Conclusion

Populist radical right parties are known to be nativist, even xenophobic, opposing foreigners and using hostile rhetoric against them. Even though foreigners are still the subject that populists target, their position, whether as enemies or friends in populist discourse, depends on some variables. Firstly, the position of a populist radical right party plays a vital role in determining the role of foreigners. In the opposition, they can risk being against everyone and everything, like the EU, United Nations, or human rights itself. Nevertheless, when they come into office, they need money and resources to rule correctly, which means they must balance their discourse and sometimes soften it (Taşır, 2023). 

Moreover, the ethnicity of foreigners might change the attitudes of populist radical right parties. Two arguments can explain this change: First, some populist parties might feel close to foreigners because they share ethnic and geographic past. Second, some foreigners might be prioritized due to their ethnicity. The cases of Hungary and Poland are likely to be explained by both arguments. Furthermore, a discursive benefit of this attitude is to create antagonistic division among foreigners by separating them into “good” and “evil.” They accept foreigners according to the arguments above, in this way, can claim that they are not literally against foreigners. In the case study of Hungary and Poland, Ukrainians are considered as good and deserving of protection, while “others” are seen as evils who might corrupt the countries if they get accepted.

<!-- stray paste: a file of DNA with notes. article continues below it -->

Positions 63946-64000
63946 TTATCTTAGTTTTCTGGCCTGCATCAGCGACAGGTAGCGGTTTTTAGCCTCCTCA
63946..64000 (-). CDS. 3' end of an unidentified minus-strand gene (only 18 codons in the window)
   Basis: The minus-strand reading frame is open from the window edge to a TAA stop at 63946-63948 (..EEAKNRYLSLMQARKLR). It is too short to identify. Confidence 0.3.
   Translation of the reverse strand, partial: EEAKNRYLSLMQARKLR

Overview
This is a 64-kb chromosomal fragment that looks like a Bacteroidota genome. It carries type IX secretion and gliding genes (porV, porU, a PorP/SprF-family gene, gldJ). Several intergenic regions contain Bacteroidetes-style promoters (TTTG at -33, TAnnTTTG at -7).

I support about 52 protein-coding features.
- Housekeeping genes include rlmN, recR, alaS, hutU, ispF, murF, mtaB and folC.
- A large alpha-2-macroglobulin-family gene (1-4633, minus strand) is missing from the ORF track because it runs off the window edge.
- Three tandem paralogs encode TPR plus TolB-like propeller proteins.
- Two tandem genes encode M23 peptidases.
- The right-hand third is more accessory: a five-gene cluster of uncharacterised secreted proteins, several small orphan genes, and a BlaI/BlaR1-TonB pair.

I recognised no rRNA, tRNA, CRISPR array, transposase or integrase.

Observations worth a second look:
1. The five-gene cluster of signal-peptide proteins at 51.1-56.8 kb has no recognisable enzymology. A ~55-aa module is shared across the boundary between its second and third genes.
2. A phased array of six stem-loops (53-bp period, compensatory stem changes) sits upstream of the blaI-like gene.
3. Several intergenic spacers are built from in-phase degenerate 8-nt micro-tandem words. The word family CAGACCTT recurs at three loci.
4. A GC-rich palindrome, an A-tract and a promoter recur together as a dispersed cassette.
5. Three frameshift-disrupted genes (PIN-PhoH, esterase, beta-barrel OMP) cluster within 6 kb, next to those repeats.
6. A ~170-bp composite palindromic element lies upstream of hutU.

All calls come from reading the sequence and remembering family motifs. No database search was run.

Finally, religion and opportunities can transform foreigners from enemies to friends in populist rhetoric. In a society that identifies as conservative and religious, it is an excellent opportunity to welcome foreigners from the same religion as natives. In this way, a message can be directed to ‘the people’ that says: I care about what you care about. Furthermore, it is a different way to make an antagonistic division and mobilize people around that. In our case, the “pure us” who embrace Syrians versus the “corrupt them” referring to the West creates a greater common enemy by using the new foreigners in the country and positioning them against a bigger alienated other. Besides, foreigners might be used as a bargaining tool, as seen in the case of allowing a large intake of Syrians into Europe.